The Nor'easter: How Amherst Stacks Up
Issue   |   Wed, 11/09/2011 - 02:51

Everyone knew it was going to snow on Saturday, October 29, but no one expected the “Snowpocalyse” that followed. At Amherst College, most students crammed into Valentine dining hall, connecting power cords to power cords, waiting for the lights to come back on in their rooms. Many of us felt more than just inconvenienced – especially those living in Marsh, Plimpton, Tyler, and Newport, who had to evacuate their dorms.

Yet, though Valentine appeared understaffed and chaotic, was Amherst really as unprepared as we might have thought? When compared with how life usually operates on campus, conditions over the weekend were rough. But how did Amherst compare to other colleges around the area?

When I contacted some friends at the University of Connecticut, I learned that life there continued fairly undisturbed by the power outage. The university (which is significantly larger than Amherst) had many generators that kept the residence halls warm and well lit. No students were forced to evacuate, the dining halls were open and serving food, and classes were held as usual on Monday, October 31. While they were a little annoyed at the fact that they still had to go to classes, it seems to me that the university was better prepared for the power outage than Amherst, whose only power source on campus was Valentine dining hall.

But given Amherst’s size, I think the college accommodated us pretty well. When I heard Hampshire College had been completely evacuated, I certainly felt much more appreciative of Valentine’s warmth and electricity. While the rest of the Pioneer Valley was cold and without power, Amherst College kept Valentine open all day, allowing students, professors, and anyone else in the area to eat hot meals, stay warm, use laptops and charge phones.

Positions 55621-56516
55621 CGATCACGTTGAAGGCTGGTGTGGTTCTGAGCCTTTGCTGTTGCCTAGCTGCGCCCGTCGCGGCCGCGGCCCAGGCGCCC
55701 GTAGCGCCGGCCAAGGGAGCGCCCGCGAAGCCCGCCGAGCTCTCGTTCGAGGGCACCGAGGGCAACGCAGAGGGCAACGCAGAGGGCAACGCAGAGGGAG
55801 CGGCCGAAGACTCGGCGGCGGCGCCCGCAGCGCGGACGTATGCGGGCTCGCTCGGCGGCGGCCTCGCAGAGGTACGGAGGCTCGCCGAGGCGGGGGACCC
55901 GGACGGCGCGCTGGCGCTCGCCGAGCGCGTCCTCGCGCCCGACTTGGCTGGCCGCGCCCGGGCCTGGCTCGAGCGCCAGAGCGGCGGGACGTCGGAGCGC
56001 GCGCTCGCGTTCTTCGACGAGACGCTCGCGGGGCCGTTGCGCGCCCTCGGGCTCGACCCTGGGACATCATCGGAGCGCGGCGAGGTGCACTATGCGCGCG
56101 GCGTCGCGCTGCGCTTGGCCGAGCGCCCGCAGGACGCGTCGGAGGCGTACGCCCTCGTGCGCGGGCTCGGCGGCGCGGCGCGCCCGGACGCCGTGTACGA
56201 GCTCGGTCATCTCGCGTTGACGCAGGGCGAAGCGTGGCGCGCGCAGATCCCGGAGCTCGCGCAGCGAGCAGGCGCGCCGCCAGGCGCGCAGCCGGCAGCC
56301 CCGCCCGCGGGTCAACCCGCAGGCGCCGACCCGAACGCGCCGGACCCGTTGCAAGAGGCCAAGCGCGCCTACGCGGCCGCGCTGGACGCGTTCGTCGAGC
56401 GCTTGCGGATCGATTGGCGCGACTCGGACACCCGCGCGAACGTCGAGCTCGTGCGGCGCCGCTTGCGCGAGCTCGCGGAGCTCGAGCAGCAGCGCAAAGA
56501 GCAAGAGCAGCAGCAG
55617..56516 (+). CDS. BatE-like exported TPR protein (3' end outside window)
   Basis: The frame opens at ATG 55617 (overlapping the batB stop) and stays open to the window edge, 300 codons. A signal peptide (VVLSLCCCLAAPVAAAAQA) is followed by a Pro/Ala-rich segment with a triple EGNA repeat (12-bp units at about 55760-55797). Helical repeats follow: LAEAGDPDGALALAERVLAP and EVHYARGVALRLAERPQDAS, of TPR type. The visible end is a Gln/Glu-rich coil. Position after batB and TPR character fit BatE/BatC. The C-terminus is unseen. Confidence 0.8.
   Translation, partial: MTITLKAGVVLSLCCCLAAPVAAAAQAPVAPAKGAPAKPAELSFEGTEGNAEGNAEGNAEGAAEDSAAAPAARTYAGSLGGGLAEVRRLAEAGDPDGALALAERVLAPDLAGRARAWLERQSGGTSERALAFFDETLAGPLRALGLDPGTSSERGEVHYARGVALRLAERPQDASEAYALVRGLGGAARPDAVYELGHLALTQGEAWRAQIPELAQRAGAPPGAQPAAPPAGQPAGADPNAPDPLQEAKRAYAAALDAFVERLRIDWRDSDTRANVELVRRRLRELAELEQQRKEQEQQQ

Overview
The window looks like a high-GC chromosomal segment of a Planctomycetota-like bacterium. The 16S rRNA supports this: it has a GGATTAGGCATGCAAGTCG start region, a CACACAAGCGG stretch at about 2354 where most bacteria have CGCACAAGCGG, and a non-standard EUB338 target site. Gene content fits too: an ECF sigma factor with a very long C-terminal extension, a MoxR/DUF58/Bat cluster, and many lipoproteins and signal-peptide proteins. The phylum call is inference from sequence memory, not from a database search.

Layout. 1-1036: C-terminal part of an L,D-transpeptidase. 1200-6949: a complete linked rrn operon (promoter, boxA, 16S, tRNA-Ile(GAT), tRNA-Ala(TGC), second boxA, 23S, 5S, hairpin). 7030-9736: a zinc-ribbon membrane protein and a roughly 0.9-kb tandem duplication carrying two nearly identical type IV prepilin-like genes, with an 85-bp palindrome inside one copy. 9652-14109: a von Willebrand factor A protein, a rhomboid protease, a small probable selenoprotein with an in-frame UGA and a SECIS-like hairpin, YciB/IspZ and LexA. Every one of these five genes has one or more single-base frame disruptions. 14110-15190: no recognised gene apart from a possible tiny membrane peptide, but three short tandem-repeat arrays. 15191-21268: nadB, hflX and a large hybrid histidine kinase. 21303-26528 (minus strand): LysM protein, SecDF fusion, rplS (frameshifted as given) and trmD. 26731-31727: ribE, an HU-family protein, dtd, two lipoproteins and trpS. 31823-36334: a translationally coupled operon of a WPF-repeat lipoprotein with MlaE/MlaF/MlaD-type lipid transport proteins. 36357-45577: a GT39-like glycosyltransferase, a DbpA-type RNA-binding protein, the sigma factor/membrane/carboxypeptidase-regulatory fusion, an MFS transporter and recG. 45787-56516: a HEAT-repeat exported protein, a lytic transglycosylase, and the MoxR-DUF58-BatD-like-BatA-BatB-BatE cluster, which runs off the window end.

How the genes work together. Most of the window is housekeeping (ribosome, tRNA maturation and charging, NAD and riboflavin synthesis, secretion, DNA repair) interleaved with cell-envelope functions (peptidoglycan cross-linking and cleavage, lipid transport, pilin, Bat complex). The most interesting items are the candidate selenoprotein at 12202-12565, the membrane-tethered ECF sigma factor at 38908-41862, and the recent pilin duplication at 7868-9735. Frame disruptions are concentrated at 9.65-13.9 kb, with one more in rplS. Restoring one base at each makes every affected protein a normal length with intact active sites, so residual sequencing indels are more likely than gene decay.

“I think Amherst did a really great job,” says Cathy Amaya ’14, “Charlie, one of the supervisors at Val, came at 2am on Sunday morning to make sure the fridges were running and none of the food had spoiled so that we would have warm food for that day!”

We were clearly much more fortunate than Hampshire students. Hampshire College remained closed on Monday and Tuesday of last week. Students were finally admitted back to campus on Wednesday, and classes resumed Friday. Instead of missing a whole week’s worth of classes, Amherst reopened its campus on Tuesday, November 1.

Yet, despite the fact that all Hampshire students had to evacuate, there are still colleges around that are even worse off than Hampshire College. The University of Hartford hasn’t had power since October 29. The 7,000 students on campus were only given about five minutes to evacuate their dorms before they were relocated to the student center and freshmen dorms (the only buildings with power from generators) where they are currently still waiting for power to return.

Rachel Dehnel, a sophomore from UHART, states, “No one had time to grab their homework, laptops, or phone chargers, so there’s nothing for us to do. We all just sit around, bored, hoping power will come back soon.”

At least Amherst gave students a few hours to grab their essentials before evacuating from dorms without emergency lighting. UHART students are bored and uncomfortable. They haven’t had classes all week, and don’t expect to start classes up again for at least another few days. So, yes, things could have been much worse.

Amherst and Mount Holyoke College seemed to do equally well in dealing with the power outages. At Mount Holyoke, all residence halls and the student center had emergency lighting and heat. Students remained relatively comfortable, and were provided hot meals in their residence halls. They also housed about 130 Hampshire College students in their field house and provided them with meals. Though the college was closed on Monday, the health center was opened to provide urgent care. Power was restored to much of the campus, and like Amherst, classes resumed on Tuesday.

So, how’d we do? Compared to UCONN and Mount Holyoke, perhaps there were ways Amherst could have been more prepared; for example, it might be a good idea to install emergency lighting in all dorms on campus. Compared to places like Hampshire College and UHART, however, Amherst took remarkably good care of us. The dining staff was exceptional in serving everyone who came in search of food, and many students were able to share outlets and wait out the storm. Overall, we were pretty lucky.

Betz (not verified) says:
Mon, 04/09/2012 - 21:42

UCONN represent! I think Amherst got hit harder than UCONN with the cold weather in October. That could be a factor why everything ran smoothly here at UCONN.

P.S. hi diana! <3